There are also many covenants that prohibit owners from living in their RVs on their own land, even if the subdivsion is mostly vacant, zoned rural and allows for livestock!

The county doesn’t want us to turn into a giant campground,” one realtor told us.

Unfortunately, that’s exactly what we want to do. Get some land, park our RV on it for the summer, build a garage so we can get our remaining stuff out of storage in California, and then head back to warmer climates in the wintertime. Maybe we would build a house on it eventually, maybe not. We want to keep our mobile lifestyle, but have a home base for a few months of the year.

Seems like a logical plan to us, but to a lot of uptight developers, they fear that we’d turn their tidy subdivision into Hooterville. We realize it’s a fine line between having a law of the land through covenants, and not allowing people who don’t respect their neighbors to move on in, but there’s got to be a happy compromise somewhere!

We got a good laugh when we realized that we, trailer living road trippers, are the property owners that a lot of people don’t want next door.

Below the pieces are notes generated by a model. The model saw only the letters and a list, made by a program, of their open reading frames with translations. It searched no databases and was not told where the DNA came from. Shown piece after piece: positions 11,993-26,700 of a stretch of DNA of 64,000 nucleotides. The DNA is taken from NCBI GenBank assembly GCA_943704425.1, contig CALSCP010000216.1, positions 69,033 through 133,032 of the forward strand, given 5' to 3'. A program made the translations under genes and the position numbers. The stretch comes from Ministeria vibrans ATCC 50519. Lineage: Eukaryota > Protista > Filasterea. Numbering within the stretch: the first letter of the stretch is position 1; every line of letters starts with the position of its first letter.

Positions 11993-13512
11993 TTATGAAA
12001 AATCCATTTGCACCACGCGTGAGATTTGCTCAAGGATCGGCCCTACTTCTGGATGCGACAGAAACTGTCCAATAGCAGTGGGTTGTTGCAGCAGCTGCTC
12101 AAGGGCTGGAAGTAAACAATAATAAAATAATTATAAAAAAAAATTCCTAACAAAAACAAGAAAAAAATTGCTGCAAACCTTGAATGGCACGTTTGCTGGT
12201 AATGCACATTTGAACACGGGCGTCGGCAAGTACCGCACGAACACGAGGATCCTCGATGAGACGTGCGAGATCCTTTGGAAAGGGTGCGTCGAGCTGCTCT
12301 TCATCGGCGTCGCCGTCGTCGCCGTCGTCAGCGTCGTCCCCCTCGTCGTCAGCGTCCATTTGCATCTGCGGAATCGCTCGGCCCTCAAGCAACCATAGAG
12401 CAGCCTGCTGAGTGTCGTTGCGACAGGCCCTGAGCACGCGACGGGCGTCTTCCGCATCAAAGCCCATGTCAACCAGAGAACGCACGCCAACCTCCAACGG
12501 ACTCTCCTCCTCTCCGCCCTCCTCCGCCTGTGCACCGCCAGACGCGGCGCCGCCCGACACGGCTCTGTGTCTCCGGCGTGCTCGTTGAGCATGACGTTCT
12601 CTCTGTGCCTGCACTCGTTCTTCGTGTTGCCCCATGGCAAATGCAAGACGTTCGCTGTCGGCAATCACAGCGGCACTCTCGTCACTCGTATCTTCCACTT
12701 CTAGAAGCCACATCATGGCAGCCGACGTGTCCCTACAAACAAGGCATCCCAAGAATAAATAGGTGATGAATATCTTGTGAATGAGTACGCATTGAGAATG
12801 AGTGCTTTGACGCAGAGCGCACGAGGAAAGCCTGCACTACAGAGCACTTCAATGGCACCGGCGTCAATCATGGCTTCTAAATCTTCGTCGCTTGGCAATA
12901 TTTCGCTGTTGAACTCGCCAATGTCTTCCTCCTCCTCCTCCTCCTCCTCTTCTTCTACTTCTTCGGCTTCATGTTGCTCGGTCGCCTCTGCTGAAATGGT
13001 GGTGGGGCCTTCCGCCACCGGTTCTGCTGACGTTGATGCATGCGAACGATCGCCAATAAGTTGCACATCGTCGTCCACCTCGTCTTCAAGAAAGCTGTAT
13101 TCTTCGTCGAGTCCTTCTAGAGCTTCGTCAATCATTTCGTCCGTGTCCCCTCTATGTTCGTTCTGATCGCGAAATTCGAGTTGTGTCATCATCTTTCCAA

22 thoughts on “Road Tripping Hoboes: The Neighbors Nobody Wants”

  1. Hey, I saw you looked at a place in Badger Creek. Its a mixed place with more of the “covenants” types trying to busy body their way in, but has a lot of friendly people too. We’ve got some land there with lots of trees where we camp whenever we get the chance. You can’t beat being away from everything but having Buena Vista close enough to get anything you need. The view of the mountains as you head to Bunie is one of the best in Colorado. The land prices are pretty good too. Since its off the grid land sells slow and you can negotiate a bargain.

  2. A subdivisions in Arizona that we lived in the association actually came to our house to measure the height of our potted plants on the patio! They wanted to make sure we didn’t exceed the height limit for the community!

    While they were there I was told to remove a flag I had displayed because they felt it was unbecoming. I put the for sale sign in the yard the same day!